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National Trust’s Belton House Enables Younger Visitors To Let off Steam

National Trust’s Belton House Enables Younger Visitors To Let off Steam
Written by Amy

The National Trust’s Belton House have recently opened their brand new expansive play area, giving young visitors the opportunity to let off some steam on a wide variety of challenging and exciting equipment, set within a wild setting.

A classic English country house sitting in beautiful grounds, Belton House is a key National Trust site in Lincolnshire. In order to revitalise the existing play space, Belton House undertook a 2 phase programme; to retain play features which were still valid while boosting the play value of the site significantly with carefully selected equipment and playful landscaping elements. Timberplay were delighted to be selected to contribute to this scheme, with a wide variety of equipment.

Belton House is unique within the National Trust in that it boasts the largest Adventure Playground of any of their sites and they were keen to preserve this.

Play Manager, Leonora Harbord comments on the value of the play facility within Belton House:“The Adventure Playground is an integral part of the offer for around 40% of Belton’s visitors, so it was essential that we did not lose this significant visitor group – indeed we sought to increase it with the investment. The play area may well be the first interaction that many children have with the National Trust, and our aspiration is that from this foundation, the children will grow to enjoy more of the National Trust experience, engaging with the natural landscapes and estate land and making a connection with the significance of these places.”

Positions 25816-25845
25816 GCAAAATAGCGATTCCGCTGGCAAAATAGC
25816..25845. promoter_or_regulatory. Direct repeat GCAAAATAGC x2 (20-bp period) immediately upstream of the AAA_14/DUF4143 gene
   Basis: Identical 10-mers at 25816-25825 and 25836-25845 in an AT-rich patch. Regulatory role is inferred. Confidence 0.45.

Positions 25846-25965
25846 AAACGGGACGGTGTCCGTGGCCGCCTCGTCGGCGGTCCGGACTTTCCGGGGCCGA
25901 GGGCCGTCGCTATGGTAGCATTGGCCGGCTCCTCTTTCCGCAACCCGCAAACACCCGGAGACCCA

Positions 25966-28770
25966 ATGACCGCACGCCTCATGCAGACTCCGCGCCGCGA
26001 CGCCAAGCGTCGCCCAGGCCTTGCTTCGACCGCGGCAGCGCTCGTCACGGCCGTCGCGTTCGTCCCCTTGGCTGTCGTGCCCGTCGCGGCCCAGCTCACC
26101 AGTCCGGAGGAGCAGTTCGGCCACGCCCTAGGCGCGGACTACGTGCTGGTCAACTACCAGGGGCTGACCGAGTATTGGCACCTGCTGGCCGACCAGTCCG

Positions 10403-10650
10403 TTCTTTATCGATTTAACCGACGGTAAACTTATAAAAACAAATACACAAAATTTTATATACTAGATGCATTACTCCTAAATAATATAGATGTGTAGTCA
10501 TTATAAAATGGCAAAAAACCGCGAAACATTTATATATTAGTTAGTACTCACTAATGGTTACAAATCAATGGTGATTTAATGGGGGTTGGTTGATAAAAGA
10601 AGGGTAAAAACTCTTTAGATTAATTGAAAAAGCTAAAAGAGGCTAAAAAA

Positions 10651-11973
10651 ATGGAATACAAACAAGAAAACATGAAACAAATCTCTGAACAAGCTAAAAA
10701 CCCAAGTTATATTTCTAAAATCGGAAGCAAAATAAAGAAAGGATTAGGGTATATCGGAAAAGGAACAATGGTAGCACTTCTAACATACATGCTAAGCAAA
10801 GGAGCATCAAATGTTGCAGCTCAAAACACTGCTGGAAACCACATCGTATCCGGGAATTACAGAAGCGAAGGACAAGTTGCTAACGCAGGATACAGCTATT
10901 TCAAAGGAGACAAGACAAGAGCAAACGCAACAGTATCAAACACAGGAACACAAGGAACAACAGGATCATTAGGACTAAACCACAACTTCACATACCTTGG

Toddlers can explore the play houses and train or picnic with the Duck Family, whereas older children and teenagers can let off some steam with high energy equipment such as the Queen Swing, Giant Revolving Disc and Climbing Structure.

The Gravel Play area has a wide appeal, with products provided to enable children to manipulate and transport the gravel via hoists, chutes, sand wheels and even an excavator. Similarly, extensive waterplay delights children across a wide age range with a Playground Pump, channels, wedges and wheels. The design was also flexible enough to incorporate last minute adjustments, with the inclusion of a Forest Fountain, a variety of timber posts that spray water via different spray heads when children use the associated pump. And as well as the sound of children laughing and playing, the play space is also alive with the sounds of musical play equipment, the Sound Cushions and Stone Xylophone.

Project Manager for the National Trust, Ali Keightley comments on the success of the scheme:“It has been amazing to see the play area take off with our visitors. Although we picked the Climbing Structure and Queen Swing with teenagers in mind, they are actually used by a wide range of children. And as they are such large pieces they can accommodate large numbers of children at any one time. And of course the water play has been a big success, but what has surprised us that it has been just as popular with the children in the rain as in the sunshine, although maybe not quite so popular with the parents.”

The overall contract for Belton House was awarded to Blue Forest, and Timberplay equipment was used heavily throughout the designs.


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